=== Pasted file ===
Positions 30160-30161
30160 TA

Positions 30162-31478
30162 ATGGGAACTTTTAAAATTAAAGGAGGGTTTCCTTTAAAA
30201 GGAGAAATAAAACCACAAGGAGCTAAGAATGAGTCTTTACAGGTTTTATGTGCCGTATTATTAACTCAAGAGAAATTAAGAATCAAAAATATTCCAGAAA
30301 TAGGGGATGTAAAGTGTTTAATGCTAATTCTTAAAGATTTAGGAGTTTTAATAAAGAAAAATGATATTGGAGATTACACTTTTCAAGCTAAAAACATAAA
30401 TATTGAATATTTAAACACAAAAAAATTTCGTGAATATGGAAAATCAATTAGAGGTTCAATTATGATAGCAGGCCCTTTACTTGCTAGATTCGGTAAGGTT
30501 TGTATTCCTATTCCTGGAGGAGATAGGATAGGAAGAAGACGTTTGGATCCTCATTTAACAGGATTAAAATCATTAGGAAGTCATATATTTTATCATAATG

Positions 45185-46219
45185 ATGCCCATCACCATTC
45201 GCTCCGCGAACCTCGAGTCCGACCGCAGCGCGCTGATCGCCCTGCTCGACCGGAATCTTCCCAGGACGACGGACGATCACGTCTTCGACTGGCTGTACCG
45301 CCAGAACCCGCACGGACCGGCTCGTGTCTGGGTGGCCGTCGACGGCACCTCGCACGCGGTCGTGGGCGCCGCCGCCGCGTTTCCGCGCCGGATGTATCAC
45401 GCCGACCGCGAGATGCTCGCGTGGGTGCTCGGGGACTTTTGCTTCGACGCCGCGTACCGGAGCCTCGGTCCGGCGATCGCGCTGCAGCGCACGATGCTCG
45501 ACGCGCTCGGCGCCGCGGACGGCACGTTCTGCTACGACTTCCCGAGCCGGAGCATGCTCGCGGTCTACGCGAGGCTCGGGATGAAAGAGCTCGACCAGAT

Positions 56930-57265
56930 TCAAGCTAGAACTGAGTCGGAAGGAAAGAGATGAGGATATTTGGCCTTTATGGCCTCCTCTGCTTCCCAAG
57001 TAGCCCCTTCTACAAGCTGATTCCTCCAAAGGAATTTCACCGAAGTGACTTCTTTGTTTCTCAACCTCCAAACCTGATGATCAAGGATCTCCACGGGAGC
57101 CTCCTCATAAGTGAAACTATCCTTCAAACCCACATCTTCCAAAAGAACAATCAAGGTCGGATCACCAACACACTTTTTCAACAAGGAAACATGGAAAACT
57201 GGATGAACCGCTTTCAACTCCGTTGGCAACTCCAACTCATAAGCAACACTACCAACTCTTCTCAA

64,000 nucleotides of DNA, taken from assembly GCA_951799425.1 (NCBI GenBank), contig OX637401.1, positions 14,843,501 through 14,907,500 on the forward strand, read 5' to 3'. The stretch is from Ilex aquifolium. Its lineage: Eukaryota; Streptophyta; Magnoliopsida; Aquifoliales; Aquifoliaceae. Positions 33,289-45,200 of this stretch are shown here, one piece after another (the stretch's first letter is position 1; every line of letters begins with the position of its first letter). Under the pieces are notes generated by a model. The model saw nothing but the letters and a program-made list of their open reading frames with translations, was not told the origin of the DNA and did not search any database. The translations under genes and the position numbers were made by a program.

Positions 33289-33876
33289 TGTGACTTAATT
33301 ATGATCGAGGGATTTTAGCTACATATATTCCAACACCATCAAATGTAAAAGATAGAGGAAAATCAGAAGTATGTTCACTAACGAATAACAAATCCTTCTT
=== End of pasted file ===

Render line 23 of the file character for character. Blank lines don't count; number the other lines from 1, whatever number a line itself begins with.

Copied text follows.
33301 ATGATCGAGGGATTTTAGCTACATATATTCCAACACCATCAAATGTAAAAGATAGAGGAAAATCAGAAGTATGTTCACTAACGAATAACAAATCCTTCTT